Thelander noted that the farms have known for a long time that their days on CAP water are numbered. The Pinal farmers signed an agreement with the U.S. in 2004 to get a discounted rate for CAP water. In return, they agreed to give up their CAP supplies entirely by 2030. This was in a federal water-rights settlement law that provided CAP rights to the Gila and Tohono O’Odham tribes.
Until now, Thelander planned to gradually switch to groundwater pumping, assuming he and his irrigation district could get some new wells online by then. While he’ll most likely be retired by 2030, his son is 31 and Thelander, 63, says his farm could continue “for the rest of my lifetime” if the CAP water holds out. But if his CAP supplies went away in 2020 — when the Colorado River’s first shortage could be declared — his Maricopa-area farm would drop from 1,700 to 775 acres, reducing crop yields 45 percent, he said. The other farm would drop to 350 acres.
“That size of farm would not be economically viable — I don’t think we would keep farming it,” he said. Thelander said that under the 595,000 acre-foot plan, farms would get 35 percent of their current supplies over the next seven years. Cities and tribes would get 78 to 96 percent of their current supplies at various times. When Mead drops to 1,025 feet, under any plan, cities and tribes would still get water while non-Indian farms would get none..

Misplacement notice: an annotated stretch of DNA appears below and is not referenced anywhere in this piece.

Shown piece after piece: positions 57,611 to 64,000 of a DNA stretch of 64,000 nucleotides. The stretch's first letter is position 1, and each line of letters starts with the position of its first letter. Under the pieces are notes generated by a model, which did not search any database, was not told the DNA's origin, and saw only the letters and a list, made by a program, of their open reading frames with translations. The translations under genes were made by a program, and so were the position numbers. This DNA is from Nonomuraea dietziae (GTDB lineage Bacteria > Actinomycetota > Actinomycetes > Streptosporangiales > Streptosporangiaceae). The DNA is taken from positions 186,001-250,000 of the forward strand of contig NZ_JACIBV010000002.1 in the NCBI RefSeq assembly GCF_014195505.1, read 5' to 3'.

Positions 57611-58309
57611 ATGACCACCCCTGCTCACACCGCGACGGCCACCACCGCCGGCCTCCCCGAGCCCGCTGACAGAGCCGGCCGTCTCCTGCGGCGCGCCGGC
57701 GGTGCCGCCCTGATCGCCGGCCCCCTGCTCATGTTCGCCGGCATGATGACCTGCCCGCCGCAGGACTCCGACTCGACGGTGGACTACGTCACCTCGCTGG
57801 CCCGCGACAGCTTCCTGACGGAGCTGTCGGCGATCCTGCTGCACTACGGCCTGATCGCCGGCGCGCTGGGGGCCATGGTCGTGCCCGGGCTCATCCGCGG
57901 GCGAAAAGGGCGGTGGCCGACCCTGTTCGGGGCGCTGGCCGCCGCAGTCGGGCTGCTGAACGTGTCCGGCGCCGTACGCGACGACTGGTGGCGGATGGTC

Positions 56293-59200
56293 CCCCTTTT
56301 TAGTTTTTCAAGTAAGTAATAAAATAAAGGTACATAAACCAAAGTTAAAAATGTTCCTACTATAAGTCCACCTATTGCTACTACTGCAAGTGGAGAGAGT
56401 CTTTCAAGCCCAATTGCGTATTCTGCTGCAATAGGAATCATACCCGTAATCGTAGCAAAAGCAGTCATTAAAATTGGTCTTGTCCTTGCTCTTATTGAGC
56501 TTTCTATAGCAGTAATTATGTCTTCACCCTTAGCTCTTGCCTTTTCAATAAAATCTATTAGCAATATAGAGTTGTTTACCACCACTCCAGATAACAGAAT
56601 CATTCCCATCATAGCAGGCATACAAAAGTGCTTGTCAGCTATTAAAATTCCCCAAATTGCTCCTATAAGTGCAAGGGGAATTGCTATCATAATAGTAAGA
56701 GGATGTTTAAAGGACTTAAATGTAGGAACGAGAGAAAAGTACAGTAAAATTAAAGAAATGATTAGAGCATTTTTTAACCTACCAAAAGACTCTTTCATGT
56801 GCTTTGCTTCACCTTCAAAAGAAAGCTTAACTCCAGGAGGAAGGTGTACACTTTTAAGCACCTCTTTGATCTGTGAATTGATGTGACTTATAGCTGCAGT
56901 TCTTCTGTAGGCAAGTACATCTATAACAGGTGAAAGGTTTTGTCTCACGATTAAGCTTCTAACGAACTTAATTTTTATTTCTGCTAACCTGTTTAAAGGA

In reply, Gila Gov. Lewis invoked an earlier history: His tribe and its forebears have farmed for more than 1,000 years and have canal systems of that era that were engineered almost on a par with those of ancient Egypt.
The tribe welcomed a succession of other people to the area, from Spaniards to Mexicans to Mormons and later American settlers, he added. But there “are some sad chapters to this history as well. … When our water was taken away from us 150 years ago, when we had to mobilize our resources to fight for our water back,” he said.